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Water Mill

Primary School

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Art & Design at Water Mill

Water Mill Primary School

Art and Design

 

Intent 

Our vision at Water Mill is for our pupils to be creative, independent learners. Creativity is also one of our key values. We believe that an important aspect of creativity is the teaching and learning of all aspects regarding Art and Design; we see this as a fundamental part of a creative curriculum. We believe that by providing an ‘Arts Rich Curriculum’ we can contribute to the quality of our children’s lives, both within and beyond school. The purpose of Art and Design education is to give pupils the skills, concepts and knowledge necessary for them to express their responses to ideas, feelings and experiences in a visual or tactile form and for pupils to use various materials and techniques to express and convey perceptions by means of visual language.

 

Implementation 

As a school and, in accordance with the National Curriculum’s expectations, we aim to ensure that all pupils:

  • Produce creative work, exploring their ideas and recording their experiences.
  • Become proficient in drawing painting, sculpture and other art, craft and design techniques.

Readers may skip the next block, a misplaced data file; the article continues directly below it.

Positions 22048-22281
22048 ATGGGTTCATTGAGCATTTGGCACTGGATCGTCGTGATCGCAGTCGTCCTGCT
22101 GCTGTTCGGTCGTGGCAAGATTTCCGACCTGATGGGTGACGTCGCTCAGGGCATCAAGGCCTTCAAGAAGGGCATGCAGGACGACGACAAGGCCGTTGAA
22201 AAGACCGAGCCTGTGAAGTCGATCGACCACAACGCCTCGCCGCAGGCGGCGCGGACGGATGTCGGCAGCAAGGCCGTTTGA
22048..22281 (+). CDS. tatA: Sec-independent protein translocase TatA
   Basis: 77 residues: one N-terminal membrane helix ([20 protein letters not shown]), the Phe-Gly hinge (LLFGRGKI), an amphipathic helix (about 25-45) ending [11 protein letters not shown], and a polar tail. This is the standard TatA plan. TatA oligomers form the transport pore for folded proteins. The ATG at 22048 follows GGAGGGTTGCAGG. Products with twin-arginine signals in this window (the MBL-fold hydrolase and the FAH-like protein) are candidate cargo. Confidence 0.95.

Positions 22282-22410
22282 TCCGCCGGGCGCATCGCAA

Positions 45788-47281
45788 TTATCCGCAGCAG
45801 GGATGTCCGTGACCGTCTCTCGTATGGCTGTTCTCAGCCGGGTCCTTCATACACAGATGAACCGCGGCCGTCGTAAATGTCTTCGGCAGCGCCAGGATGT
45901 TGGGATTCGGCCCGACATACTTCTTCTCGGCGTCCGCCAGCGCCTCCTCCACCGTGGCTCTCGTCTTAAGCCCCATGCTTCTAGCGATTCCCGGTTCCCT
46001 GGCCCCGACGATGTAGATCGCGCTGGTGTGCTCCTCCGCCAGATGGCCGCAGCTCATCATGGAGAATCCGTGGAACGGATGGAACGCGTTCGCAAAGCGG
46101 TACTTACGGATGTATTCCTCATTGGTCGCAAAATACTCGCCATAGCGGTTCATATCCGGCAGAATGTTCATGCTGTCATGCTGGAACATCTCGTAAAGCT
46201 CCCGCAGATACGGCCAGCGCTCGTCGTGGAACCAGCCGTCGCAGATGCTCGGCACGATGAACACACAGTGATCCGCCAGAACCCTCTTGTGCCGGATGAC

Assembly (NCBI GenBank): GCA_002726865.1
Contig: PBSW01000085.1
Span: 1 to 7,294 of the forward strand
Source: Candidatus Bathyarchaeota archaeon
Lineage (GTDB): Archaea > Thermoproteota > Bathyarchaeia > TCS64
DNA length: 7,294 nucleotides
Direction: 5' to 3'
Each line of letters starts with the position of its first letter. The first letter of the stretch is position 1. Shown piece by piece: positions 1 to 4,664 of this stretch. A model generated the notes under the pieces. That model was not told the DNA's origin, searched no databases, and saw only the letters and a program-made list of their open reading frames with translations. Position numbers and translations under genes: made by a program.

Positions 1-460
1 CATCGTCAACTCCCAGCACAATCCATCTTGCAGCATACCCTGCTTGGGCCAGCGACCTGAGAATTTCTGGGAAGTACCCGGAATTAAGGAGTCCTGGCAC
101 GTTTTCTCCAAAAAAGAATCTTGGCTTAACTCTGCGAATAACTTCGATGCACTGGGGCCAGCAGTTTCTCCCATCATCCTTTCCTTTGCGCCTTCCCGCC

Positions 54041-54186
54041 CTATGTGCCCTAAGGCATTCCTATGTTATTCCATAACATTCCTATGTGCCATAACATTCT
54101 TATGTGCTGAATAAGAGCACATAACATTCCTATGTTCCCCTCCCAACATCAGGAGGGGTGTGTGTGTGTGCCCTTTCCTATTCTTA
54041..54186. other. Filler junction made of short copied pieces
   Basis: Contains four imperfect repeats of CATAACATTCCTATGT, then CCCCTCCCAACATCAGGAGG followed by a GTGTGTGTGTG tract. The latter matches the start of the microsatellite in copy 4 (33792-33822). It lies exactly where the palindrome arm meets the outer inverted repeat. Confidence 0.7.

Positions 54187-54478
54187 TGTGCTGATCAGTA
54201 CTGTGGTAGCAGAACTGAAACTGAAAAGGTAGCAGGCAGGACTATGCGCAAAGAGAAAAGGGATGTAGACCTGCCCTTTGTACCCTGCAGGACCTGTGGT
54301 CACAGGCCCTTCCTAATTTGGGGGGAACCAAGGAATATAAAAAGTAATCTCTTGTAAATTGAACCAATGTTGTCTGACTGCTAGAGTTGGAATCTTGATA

• Evaluate and analyse creative works using the language of art, craft and design
  • Know about great artists, craft makers and designers, and start to understand the historical and cultural development of their art forms
    Pupils are given opportunities to investigate the use of a variety of techniques and materials and to analyse the creative ideas and motivations of different artists, craft makers and designers. Cross-curricular links are made, where appropriate, so that their work in art and design adds to their knowledge in other areas.
    The teaching sequence starts with a study of an artist or a comparison of the work of several artists. This helps the pupils to gather ideas for their own work. Pupils are encouraged to generate, develop and communicate their own ideas, to create their own works, and to evaluate and improve on them. Subject specific vocabulary is introduced and revisited in subsequent years to ensure that a clear understanding of these terms is developed. We take every opportunity to develop links with outside agencies, to provide visits to galleries and museums and visits from experts, in order to enrich our Art and Design provision. Examples of art and design from a variety of cultures and countries are incorporated into our curriculum so as to reflect the nature of our own diverse community.